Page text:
Saturday was a very long day. I had picked this one girl up off the pavement in my motorcycle class four times. One of the times doing so, I heard a pop in my shoulder and pain started radiating up my neck. My patience was thin, the weather was for sh*t and I was ready for a drink. Lent be d@mned. (Forgive me, Goddess). I drove straight to the lesbian bar after work. This bar is in a really bad part of town [in my opinion]. I parked in what I hoped would be a safe spot and walked around the building only to be greeted by a guy with his hand out. I had just watched the first episode of The Walking Dead and noted the similarities. The mood I was in I wanted to say “Back the f*ck off.” But, I didn’t. I kept walking until I got to the door of the establishment and went inside pulling up a stool at the end of the bar.
There was a cute, young woman bartending (we’ll call her Alex) and two other women in conversation adjacent to me. I struck up a conversation with the bartender and then the woman to my right after the other woman left. The three of us talked on while I sipped my beer. The woman to my right – let’s call her K was from the burbs. She made some remark that she had put on a dress just to come there. I still had my teaching uniform on – a Honda mechanics shirt over a long underwear shirt with a ballcap turned backwards advertising MSF dirtbike school (which, was given to me this past weekend and is turning out to be one of my favorite caps). Yeah, I was dressed up. I looked around the bar wondering who she had dressed up for. There were only a handful of people there. K didn’t really look like the type to wear a dress, either. (Which, was some knit, macramé thing). I don’t know why – I can’t really put my finger on it – just that some people just don’t seem naturally the dress-wearing type (like myself).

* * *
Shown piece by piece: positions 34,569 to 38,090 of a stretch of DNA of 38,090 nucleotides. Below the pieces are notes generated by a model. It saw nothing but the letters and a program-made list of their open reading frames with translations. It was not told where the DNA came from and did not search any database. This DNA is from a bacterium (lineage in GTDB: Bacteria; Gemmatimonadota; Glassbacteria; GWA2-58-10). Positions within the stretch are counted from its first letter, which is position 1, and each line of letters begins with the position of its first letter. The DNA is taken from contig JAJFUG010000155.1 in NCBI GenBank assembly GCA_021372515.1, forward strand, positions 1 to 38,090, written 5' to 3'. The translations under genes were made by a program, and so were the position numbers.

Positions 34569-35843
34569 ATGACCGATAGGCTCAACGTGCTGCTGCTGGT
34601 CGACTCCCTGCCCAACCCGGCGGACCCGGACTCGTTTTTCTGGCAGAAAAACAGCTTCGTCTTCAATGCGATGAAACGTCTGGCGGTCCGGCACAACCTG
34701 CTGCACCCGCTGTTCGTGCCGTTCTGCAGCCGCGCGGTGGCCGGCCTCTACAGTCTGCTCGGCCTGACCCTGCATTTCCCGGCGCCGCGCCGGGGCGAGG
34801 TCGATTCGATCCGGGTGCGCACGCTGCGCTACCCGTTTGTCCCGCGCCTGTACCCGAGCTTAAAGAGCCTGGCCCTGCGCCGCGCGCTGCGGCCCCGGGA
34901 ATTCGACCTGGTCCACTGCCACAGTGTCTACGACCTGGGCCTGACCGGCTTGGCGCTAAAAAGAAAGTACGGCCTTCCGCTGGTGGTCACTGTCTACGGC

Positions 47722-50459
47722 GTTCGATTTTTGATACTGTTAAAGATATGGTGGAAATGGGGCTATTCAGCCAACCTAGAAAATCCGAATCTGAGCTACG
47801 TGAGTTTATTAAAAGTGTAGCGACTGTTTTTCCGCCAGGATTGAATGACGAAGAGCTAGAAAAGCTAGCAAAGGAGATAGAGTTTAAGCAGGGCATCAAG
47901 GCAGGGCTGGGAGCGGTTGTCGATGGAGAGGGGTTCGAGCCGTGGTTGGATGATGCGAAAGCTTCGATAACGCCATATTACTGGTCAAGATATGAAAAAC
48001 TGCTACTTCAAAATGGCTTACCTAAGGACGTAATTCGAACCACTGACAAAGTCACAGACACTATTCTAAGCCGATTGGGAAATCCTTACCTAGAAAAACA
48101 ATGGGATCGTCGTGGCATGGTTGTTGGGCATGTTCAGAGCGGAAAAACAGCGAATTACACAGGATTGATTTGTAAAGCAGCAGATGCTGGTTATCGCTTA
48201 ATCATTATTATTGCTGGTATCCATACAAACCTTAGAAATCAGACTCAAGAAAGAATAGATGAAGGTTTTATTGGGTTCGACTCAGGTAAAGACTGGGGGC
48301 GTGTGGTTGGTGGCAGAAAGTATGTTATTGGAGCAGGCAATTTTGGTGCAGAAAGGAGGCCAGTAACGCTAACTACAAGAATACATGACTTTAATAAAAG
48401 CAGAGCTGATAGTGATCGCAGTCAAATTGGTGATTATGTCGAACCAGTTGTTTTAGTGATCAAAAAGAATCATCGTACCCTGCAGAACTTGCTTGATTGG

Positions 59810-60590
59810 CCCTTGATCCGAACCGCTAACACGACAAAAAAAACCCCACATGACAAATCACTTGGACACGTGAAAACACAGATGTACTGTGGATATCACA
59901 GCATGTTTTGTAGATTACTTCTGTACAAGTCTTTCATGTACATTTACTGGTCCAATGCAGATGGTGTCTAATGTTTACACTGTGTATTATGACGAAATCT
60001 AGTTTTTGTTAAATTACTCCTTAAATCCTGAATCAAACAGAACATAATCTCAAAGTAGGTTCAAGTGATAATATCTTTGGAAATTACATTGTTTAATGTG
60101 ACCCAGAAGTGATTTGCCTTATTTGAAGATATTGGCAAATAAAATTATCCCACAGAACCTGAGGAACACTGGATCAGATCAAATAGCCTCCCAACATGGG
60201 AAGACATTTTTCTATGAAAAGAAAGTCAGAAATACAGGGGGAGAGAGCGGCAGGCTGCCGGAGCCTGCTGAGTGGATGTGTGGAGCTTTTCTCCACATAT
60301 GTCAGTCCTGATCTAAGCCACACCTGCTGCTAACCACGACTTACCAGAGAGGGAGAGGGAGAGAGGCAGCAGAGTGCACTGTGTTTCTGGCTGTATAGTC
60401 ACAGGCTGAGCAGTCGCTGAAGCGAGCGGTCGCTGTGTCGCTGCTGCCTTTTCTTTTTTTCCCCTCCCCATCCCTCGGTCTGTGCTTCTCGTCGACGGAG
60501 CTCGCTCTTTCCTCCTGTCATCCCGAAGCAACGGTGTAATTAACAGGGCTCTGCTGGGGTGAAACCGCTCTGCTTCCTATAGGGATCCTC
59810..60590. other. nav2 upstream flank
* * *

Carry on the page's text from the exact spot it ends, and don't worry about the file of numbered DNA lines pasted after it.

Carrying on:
Just then, she whipped out her phone and started showing me pictures of her taking this pole dancing class. Again, she didn’t look like the type to take a pole dancing class – and, she had another equally weird dress on in the pole dancing pictures. I handed the phone back to her and said, “Is it a requirement to wear a dress in pole dancing classes?”
“No, but I just wanted to. I like to wear dresses. Do you think I look like a man?”
I about fell off my barstool on that question – despite not looking like the dress type she certainly looked like a woman. No mistaking that. “No, not at all.”
She excused herself to go to the restroom and the bartender asked me what I thought of her.
“She’s too old for me.”
“She’s your age.”
“Oh, so you’re a cougar. Likes the youngin’s.”
“Well, yes, but not as young as you. You could be my kid.”
“So, what’s your type?”
“Well, somewhere in the 30’s. I don’t know – there’s this hot bartender over at this pub near my house. I started going there to see her – until I found out that she’s married to a firefighter – a female firefighter. I mean, why can’t I be married to a firefighter?” I fake sobbed, tapping the bar with my fist.
“Oh, please. You’re cute. No one ever guess your age, either. You got that whole motorcycle thing going. It works for you.”
“Yeah, but this sh!t never happens to me. I never get lucky. The other hot chick I met who is a motorcycle instructor, too – married. The hot Methodist minister – again, married. The firefighter – MARRIED.”
Just then K came back from the restroom. “I have to go to my roommates birthday party but I’m coming back. Will you still be here at midnight?”
I laughed. “Sweetheart, I will have been asleep almost 4 hours by then.”
“Well, here’s my number and email address. Look me up and we’ll go out.”
She left and I said to Alex. “See, what I mean?”
“I only get asked out by men and suburban pole dancers who look weird in dresses.”
Alex poured a shot of Yager and slid it towards me. “It will get better. I promise.”
Just then the door opened and a man walked in, in a dress – dressed in drag. He pulled off the dress much better than K, I thought. He/she sat down at the bar next to me and said, “Hey, sugar. You’re cute.”
I rolled my eyes and chugged the rest of my beer. Alex took my cue and slide my tab across the bar giving me a sympathetic look. As I walked out I heard her call over my shoulder. “You’ll find your firefighter, Lanie. Whether she holds a hose or not.”